In their book The Privileged Planet, astronomer Guillermo Gonzalez and philosopher of science Jay Richards point out that rather than adopting the original definition of ‘science’ as a search for knowledge (literal translation from Latin), some opinion makers in science have taken it to mean “applied naturalism” defined as, “the conviction that the material world is all there is, and that chance and impersonal natural law alone explain, indeed must explain, its existence” (1).
Outspoken neo-atheist Peter Atkins has actively pushed such a view through his espousal of the ‘scientism’ movement, unwaveringly maintaining that science is “the only reliable way we have of discovering anything about the workings of nature and fabric of the world” (2). Countering such a position is philosopher Eddie Colanter who described scientism as “the worldview [that] asserts that the only type of truth or knowledge that exists or that is important is that which can be known or verified through the scientific method” (3).
Notable in Atkins’s collective ‘house of horrors’ is the ontological reductionist notion that metabolic processes alone organize the “random electrical and chemical currents in our brains” that then shape our personalities and creative drive (2). Brain biologist John Eccles revolted against the demeaning undercurrent of such reductionism “with its claim [that] promissory materialism accounts for all the spiritual world in terms of patterns of neuronal activity” (4). In his Challenges From Science theologian John Lennox maintains that if Atkins’s assertion were true, it would at once render philosophy, ethics, literature, poetry, art, and music irrelevant for our understanding of reality (5).
Besides throwing these and other disciplines into the intellectual trash heap, Atkins’s position better reflects his atheist tendencies than any truly unbiased approach to discussion. His own ‘cosmic bootstrap’, the idea that cosmic spacetime brought about its own existence and today “generates its own dust in the process of its own self assembly” (5), is laughable precisely because, as theologian Keith Ward notes , “it is logically impossible for a cause to bring about some effect without already being in existence” (5).
Theologian J.P Moreland brilliantly counters the axioms that Atkins holds dear, by demonstrating their self-refuting nature. “A proposition”, writes Moreland “is self-refuting if it refers to and falsifies itself. For example, “There are no English sentences” and “There are no truths” are self-refuting” (6). He later adds that “scientism is not itself a proposition of science, but a second-order proposition about science to the effect that only scientific propositions are true or rational to believe” (6).
Atkins’s condemnation of cosmic purpose and design is all too evident in his own rhetoric. “Our universe” he assures us, “hangs there in all its glory, wholly and completely useless. To project onto it our human-inspired notion of purpose would, to my mind, sully and diminish it” (2). Side-stepping the extraordinary nature of the cosmic Big Bang (5), Atkins then contents himself with speculation over the existence of infinite universes (2), and clearly unveils to his audience that his acceptance of the facts is dependent on his own pet peeves and preferences. In short his conclusions are not those of an unsullied objectivist.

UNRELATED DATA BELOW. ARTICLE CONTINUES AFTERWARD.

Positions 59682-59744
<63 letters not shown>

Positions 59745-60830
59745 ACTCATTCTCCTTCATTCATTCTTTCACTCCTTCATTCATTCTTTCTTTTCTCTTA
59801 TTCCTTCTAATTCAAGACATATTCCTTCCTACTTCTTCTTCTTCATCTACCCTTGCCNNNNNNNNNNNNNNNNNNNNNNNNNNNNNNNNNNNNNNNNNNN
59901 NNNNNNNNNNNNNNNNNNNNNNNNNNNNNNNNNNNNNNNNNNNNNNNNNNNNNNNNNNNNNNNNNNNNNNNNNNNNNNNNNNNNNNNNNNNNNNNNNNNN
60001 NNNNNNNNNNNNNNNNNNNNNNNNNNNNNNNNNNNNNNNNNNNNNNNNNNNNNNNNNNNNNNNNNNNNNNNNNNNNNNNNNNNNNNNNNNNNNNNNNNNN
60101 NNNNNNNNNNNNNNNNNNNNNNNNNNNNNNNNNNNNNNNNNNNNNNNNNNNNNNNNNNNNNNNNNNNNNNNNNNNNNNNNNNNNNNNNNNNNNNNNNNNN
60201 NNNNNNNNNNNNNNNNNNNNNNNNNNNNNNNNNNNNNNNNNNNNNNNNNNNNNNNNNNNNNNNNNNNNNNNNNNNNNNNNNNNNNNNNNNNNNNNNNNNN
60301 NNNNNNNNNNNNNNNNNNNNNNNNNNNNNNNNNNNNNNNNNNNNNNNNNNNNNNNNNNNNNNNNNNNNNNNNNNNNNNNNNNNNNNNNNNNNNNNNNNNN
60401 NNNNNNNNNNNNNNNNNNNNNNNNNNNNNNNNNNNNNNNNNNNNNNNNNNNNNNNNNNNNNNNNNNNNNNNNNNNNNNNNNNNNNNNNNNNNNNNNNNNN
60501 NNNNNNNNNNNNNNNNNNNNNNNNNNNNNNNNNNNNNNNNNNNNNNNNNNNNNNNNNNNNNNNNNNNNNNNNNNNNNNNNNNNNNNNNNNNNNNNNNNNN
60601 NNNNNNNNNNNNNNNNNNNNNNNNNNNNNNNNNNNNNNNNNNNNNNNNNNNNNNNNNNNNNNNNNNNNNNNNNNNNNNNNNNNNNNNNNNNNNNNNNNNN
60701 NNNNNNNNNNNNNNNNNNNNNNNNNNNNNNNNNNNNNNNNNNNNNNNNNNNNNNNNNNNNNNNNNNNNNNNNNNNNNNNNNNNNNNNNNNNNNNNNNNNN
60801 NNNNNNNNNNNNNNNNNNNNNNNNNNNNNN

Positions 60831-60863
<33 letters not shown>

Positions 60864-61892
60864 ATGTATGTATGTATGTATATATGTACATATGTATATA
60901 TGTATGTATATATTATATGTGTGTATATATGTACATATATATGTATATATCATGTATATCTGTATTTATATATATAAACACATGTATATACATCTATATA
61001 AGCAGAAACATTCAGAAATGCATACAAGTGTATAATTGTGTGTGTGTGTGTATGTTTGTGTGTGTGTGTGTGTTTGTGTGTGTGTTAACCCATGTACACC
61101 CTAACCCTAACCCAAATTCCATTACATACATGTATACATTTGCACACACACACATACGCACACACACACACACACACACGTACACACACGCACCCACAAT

Years ago astrophysicist Kenell Touryan warned us of the ‘trap of scientism’ that, in the realm of biology at least, has become the philosophical foundation of many an evolutionist. “No reputable physicist or chemist” Touryan noted “would be presumptuous enough to characterize scientific discoveries, at least in the hard sciences, as “truth that will make us free”” (7). Laying out the reality of his own experiences he wrote:
“I and many of my physicist colleagues see intelligent design everywhere in nature and, compelled by the weight of such evidence, choose to believe that we are made “a little lower than the angels”… We should all take seriously the principle that “the confidence expressed in any scientific conclusion should be directly proportional to the quantity and quality of evidence for the conclusion”” (7).
Last year’s scathing allegation from Atkins and his ilk- that you cannot be a true scientist in the ‘deepest sense of the word’ and still have religious beliefs (8) – was not one grounded upon scientific insights but on a pervasive atheistic brand of religion. It is high time that we recognized this and tossed the ‘addled eggs’ of scientism out of the frying pan.
1. Guillermo Gonzalez and Jay Richards (2004) The Privileged Planet, How Our Place In The Cosmos Is Designed For Discovery, Regnery Publishing Inc, Washington D.C, New York, p.224
2. The Joy Of Science, The Existence Of God And Galileo’s Finger, Roger Bingham Interviews Chemist Peter Atkins, 2007, See http://thesciencenetwork.org/media/videos/3/Transcript.pdf
3. Michael Behe, Eddie N. Colanter, Logan Gage, and Phillip Johnson (2008) Intelligent Design 101: Leading Experts Explain The Key Issues, Kregel Publications, Grand Rapids, Michigan, p.161
4. John C. Eccles (1991) Evolution of the Brain, Creation of Self, Published by Routledge, New York, p.241
5. John Lennox (2007) Challenges From Science, Beyond Opinion, Living The Faith We Defend (Ed. Ravi Zacharias), pp. 112-118
6. Ibid, p.204
7. Kenell J. Touryan (1999) Science and “Truth”, Science, 30 July 1999, Volume 285. p. 663
8. Gene Russo (2009) Balancing Belief And Bioscience, Nature Volume 460, p. 654